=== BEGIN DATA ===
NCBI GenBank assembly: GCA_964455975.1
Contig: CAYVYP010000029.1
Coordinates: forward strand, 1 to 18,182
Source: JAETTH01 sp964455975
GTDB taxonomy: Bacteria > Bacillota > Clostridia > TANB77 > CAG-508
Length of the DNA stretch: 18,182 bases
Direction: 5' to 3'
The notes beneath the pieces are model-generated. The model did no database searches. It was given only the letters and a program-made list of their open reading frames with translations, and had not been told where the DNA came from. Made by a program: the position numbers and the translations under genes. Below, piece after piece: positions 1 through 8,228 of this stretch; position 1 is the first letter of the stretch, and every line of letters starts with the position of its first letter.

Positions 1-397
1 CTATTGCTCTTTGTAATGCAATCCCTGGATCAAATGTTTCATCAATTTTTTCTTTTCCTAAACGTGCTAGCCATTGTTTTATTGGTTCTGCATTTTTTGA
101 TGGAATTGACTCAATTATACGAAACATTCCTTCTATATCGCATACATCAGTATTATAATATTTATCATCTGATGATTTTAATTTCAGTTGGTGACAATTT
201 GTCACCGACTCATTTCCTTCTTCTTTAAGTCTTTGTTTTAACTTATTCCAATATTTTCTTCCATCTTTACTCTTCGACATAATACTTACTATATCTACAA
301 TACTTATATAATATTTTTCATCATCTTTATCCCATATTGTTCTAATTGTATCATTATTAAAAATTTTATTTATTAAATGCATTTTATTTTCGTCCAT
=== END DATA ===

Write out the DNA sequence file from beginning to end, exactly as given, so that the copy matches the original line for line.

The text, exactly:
NCBI GenBank assembly: GCA_964455975.1
Contig: CAYVYP010000029.1
Coordinates: forward strand, 1 to 18,182
Source: JAETTH01 sp964455975
GTDB taxonomy: Bacteria > Bacillota > Clostridia > TANB77 > CAG-508
Length of the DNA stretch: 18,182 bases
Direction: 5' to 3'
The notes beneath the pieces are model-generated. The model did no database searches. It was given only the letters and a program-made list of their open reading frames with translations, and had not been told where the DNA came from. Made by a program: the position numbers and the translations under genes. Below, piece after piece: positions 1 through 8,228 of this stretch; position 1 is the first letter of the stretch, and every line of letters starts with the position of its first letter.

Positions 1-397
1 CTATTGCTCTTTGTAATGCAATCCCTGGATCAAATGTTTCATCAATTTTTTCTTTTCCTAAACGTGCTAGCCATTGTTTTATTGGTTCTGCATTTTTTGA
101 TGGAATTGACTCAATTATACGAAACATTCCTTCTATATCGCATACATCAGTATTATAATATTTATCATCTGATGATTTTAATTTCAGTTGGTGACAATTT
201 GTCACCGACTCATTTCCTTCTTCTTTAAGTCTTTGTTTTAACTTATTCCAATATTTTCTTCCATCTTTACTCTTCGACATAATACTTACTATATCTACAA
301 TACTTATATAATATTTTTCATCATCTTTATCCCATATTGTTCTAATTGTATCATTATTAAAAATTTTATTTATTAAATGCATTTTATTTTCGTCCAT